How to help struggling learners who are not completing their work
| October 16, 2017
By this time of the school year, some learners may be struggling to complete their work in certain subject areas (including some gifted or advanced learners). Although there may be evidence that this problem has been present in previous school years, this year's teacher will suffer frustration with these events.
Their teachers might conclude that such students are lazy or not trying hard enough. If you have had a conference with their parents, you may have learned that this is a pattern that has been observed in other grades as well.
There are at least two interventions that are somewhat typical.
One is informing these students that there will be unpleasant consequences if they continue in this manner. The problem with that approach, however, is that it often compounds the situation, rather than providing a solution.
Dr. Raymond Wlodkowski, a recognized expert in motivation for both students and adults, suggests that it is much better to avoid a punitive approach in this situation. When educators make threats, such as failing grades, calling parents or detention, one of the most predicable student reactions is resentment.
The student may feel frightened, angry, not smart and/or totally misunderstood. These feelings lead to the student mistrusting the teacher and grumbling about the teacher's lack of fairness, or even that the teacher does not like the student. These thoughts in turn lead to a desire to "get back" at the teacher and may be expressed openly or more subtly as vindictiveness.
Of course, this leads the teacher to feeling frustrated and quite certain that even more sanctions are needed. As you can imagine, things escalate quickly into what may be called "the relentless cycle of threat."
A second option is to consider the possibility that these students who are not doing the work perceive that they simply are not able to do it.
Perhaps they did not understand the teaching they experienced in school that day. Perhaps there is such turmoil at their homes, or lack of basic resources, that they are hungry or can't find a place to work, nor can they expect much help from other family members who may be exhausted in the evenings from too much work during the day.
The simplest solution is to reteach the lesson in a manner that is favored by most students who struggle with academics. Not because they are less intelligent than successful learners, but because the typical teaching style favors kids who can learn by listening and are comfortable with the logical, analytic and/or sequential thinking also required by a huge number of typical school tasks.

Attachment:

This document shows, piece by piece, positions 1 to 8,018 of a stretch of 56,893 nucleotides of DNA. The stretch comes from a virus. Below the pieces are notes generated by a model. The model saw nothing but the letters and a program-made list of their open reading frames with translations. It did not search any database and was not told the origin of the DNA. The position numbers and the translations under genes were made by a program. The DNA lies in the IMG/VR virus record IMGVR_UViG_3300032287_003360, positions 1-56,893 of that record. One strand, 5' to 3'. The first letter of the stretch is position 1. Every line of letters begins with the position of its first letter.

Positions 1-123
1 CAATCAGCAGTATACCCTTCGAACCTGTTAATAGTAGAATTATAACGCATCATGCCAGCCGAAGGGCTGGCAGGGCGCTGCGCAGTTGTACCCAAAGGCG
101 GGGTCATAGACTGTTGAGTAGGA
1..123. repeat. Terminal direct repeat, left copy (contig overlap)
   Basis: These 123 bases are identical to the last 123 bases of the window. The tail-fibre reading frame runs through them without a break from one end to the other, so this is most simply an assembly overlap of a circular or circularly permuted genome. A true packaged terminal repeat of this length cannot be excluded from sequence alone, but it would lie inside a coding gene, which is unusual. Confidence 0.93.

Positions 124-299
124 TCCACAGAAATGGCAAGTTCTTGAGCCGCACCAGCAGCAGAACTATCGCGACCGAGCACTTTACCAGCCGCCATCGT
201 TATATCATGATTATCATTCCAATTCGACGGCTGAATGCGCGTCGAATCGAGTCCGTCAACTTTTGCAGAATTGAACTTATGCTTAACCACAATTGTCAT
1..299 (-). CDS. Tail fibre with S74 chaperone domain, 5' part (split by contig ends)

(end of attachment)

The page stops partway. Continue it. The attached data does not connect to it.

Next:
The preferred learning modality preferences of many of these unsuccessful students are visual, tactile and/or kinesthetic. They find sitting still agonizing and desire more movement at many points during the school day.
Most benefit from the highly effective technology that makes learning more "hands-on" for them. As you find that this approach is successful, you might begin to present the learning content for these students in more visual, tactile and/or kinesthetic ways the first time it is expected to be learned.
The final strategy that leads to amazing success for these kids is teaching them how to set realistic, short-term goals often during the school day, and learn how to congratulate themselves on their success. The idea of "success" is changed from arbitrarily finishing a certain number of problems or answering a certain number of questions to mean "learning how to set and reach realistic short-term goals."
This is true in all aspects of life. For example, Mike Brookes, a successful businessman, teaches his colleagues, "Short-term goals tend to get you into action right away, are easier to visualize, and because of their short-term nature they encourage you to set realistic, easy-to-accomplish goals."
With young people, the following "tricks" help lead to higher motivation and ultimately, better achievement.
1. You provide the time frame and let the student set the goal. I really mean that. When we set a smaller goal for a struggling student, the message they perceive may be,” Oh, no, this teacher really does not think I can do this work.
2. At the end of the designated time, have the following dialogue with each student who participated:
- Students who were successful: What was your goal? Did you accomplish it? Who is responsible for your success? Congratulate yourself.
- Students who did not reach their goal: What was your goal? Did you accomplish it? Who or what is responsible for this fact? What will you do differently the next time you set your own goal in this subject area?
It is essential to get the students to take responsibility — not the blame — for the outcome. We want them to say, "I am responsible for learning to choose a realistic goal."
3. Now just let today go! No makeup, no extra time in class, no negative statements.
4. Repeat the process tomorrow.
5. However, be careful not to take over the goal-setting amount. When we raise it, some kids think, "I knew she was going to do that! Why can't I keep on setting my own goals?" When we lower it, they may lose courage.
Eventually, the students will slowly up the ante for their own goals and learn to take pride in being able to set and accomplish realistic short-term goals.
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